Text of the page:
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Meena is a talented girl in her class. She likes to brainstorm in her leisure times. One day, she was observing a calendar. Suddenly, a thought crossed her mind. It was about making a mathematical problem using month, day and year. As Meena is a talented girl, she has made and solved her own problem successfully. Will you be able to solve her problem?

In Meena’s problem, at first, she takes three types of paper. The types are **D**, **M** and **Y**. In **D** paper, she writes a day. In **M** paper, she writes the number of a month and in **Y** paper, she writes a year. While writing, she doesn’t put any leading zeros. After that, she takes the values written on the papers **D**, **M**, **Y** one by one, merges them and converts it to a string **S**. She doesn’t violate the order: **D**, **M**, and **Y**. That is to say, the first portion of the string **S** is from the paper **D**, the next portion is from the paper **M** and the last portion is from the paper **Y**. For example, if Meena wants to write the 25^{th} day of the 3^{rd} month of year 724 in the papers, she will write 25 on paper **D**, 3 on paper **M** and 724 on paper **Y**. After merging and converting them to string **S**, the string **S** will be “253724” (without the quotes). This is the one and only way of constructing string **S**. Now, you will be given the length of the string **S**. You have to find out how many strings **S** of the given length are palindrome if you construct **S** according to the way stated above.

A Palindrome is a string that reads the same backward as forward. “17122171”, “91033019” are some valid palindromic strings of length 8 here. In the first string, 17 is the day, 12 is the month number and 2171 is the year. In the second string, 9 is the day, 10 is the month number and 33019 is the year.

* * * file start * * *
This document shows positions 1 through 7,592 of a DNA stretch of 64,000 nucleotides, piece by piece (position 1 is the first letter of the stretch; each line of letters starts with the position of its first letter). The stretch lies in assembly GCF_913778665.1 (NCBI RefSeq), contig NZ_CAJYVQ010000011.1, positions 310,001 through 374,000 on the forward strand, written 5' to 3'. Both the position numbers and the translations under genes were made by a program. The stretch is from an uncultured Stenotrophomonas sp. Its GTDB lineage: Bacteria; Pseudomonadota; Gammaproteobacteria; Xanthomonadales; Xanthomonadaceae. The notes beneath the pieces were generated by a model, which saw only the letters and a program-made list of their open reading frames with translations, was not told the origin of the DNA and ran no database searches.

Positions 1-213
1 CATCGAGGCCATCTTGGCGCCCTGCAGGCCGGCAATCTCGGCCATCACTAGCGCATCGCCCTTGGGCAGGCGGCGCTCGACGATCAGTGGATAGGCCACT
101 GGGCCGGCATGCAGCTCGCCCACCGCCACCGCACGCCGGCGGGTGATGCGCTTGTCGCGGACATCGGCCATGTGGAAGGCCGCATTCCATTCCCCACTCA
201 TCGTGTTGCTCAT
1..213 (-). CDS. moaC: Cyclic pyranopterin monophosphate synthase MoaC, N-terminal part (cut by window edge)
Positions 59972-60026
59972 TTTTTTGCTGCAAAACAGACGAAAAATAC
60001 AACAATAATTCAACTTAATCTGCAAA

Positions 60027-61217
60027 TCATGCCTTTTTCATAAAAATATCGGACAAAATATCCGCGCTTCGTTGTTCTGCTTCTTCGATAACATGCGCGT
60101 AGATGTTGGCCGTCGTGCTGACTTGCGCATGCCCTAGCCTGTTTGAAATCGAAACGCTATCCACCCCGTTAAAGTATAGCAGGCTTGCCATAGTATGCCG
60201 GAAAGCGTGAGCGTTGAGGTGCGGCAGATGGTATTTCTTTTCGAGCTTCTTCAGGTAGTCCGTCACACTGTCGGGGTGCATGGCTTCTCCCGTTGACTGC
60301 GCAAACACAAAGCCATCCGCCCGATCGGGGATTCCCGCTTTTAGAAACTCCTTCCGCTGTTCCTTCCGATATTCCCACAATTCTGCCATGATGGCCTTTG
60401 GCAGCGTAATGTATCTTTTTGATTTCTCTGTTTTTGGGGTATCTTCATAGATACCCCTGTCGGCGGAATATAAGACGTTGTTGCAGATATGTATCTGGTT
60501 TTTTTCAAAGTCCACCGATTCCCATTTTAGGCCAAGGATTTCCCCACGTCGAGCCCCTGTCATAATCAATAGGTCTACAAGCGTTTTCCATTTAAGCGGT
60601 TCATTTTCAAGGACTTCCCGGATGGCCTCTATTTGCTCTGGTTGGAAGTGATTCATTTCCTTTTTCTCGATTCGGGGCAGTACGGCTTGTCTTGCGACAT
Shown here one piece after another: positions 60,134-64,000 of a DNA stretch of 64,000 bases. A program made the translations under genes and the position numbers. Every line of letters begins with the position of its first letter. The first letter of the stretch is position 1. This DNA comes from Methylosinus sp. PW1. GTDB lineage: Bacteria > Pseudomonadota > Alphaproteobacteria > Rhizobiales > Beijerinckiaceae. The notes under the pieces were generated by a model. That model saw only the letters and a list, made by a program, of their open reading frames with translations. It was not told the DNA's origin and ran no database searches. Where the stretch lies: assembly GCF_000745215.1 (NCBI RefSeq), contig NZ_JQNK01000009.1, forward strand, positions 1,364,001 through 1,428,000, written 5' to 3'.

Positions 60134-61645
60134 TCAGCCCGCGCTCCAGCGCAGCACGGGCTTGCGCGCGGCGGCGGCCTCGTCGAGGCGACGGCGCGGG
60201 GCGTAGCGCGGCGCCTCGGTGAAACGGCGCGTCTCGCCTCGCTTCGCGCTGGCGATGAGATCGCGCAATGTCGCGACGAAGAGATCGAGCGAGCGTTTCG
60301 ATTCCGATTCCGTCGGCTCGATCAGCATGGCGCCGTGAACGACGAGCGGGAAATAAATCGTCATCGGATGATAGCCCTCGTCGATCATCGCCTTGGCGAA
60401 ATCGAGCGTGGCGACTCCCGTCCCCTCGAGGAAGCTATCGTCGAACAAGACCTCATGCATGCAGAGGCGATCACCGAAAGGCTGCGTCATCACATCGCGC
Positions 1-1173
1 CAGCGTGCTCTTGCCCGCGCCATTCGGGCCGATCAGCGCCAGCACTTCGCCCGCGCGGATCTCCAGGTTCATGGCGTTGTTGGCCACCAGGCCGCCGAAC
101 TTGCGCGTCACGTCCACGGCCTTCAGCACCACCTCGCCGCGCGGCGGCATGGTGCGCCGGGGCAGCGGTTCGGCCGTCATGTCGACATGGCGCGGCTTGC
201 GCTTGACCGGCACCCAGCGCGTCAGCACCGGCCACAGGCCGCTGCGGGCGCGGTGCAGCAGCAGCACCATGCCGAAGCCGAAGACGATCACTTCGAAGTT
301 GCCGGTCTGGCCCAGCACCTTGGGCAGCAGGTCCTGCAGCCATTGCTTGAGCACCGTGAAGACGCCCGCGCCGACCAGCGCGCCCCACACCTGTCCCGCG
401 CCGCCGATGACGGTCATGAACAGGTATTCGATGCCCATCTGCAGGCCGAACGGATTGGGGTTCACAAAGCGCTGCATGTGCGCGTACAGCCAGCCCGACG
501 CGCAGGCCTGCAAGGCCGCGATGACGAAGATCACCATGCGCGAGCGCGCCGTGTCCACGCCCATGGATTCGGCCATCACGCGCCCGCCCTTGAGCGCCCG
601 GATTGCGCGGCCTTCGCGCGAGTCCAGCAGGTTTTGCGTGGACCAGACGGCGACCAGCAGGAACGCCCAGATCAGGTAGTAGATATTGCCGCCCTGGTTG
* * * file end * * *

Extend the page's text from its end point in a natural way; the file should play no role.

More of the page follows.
There are **300 days** in a month and **26 months** in a year on the planet of Meena and counting of day, month and year start from 1. That is to say, the first date of the history of her planet is: day 1, month 1, year 1. And so, **1 <= D <= 300**, **1 <= M <= 26** and **Y** will contain any positive numbers. It is possible to construct same string **S** from different values of **D**, **M**, **Y** such as: string **S = “2112”** can be constructed from **D = 2**, **M = 1**, **Y = 12** or from **D = 21**, **M = 1**, **Y = 2** etc. In such cases, they will be considered as different strings though the values of the strings are the same.

Input will start with an integer **T**, the number of test cases.
In each test case, there will be an integer **N** – the length of the string **S**.

**Constraints:1 <= T <= 1001 <= N <= 10**

For each test case, output a single line containing (without the quotes) “**Case x: y**”, where **x** is the case number and **y** is the number of possible palindromic string **S** of the corresponding length given in input. As **y** can be very big, print **y mod 1000000007**.

Input | Output |
---|---|

4 4 3 7 21 | Case 1: 180 Case 2: 81 Case 3: 19413 Case 4: 696298656 |

91% Solution Ratio

solaimanopeEarliest,

fsshakkhorFastest, 0.0s

mahdi.hasnatLightest, 131 kB

nafiamahjabinShortest, 1599B

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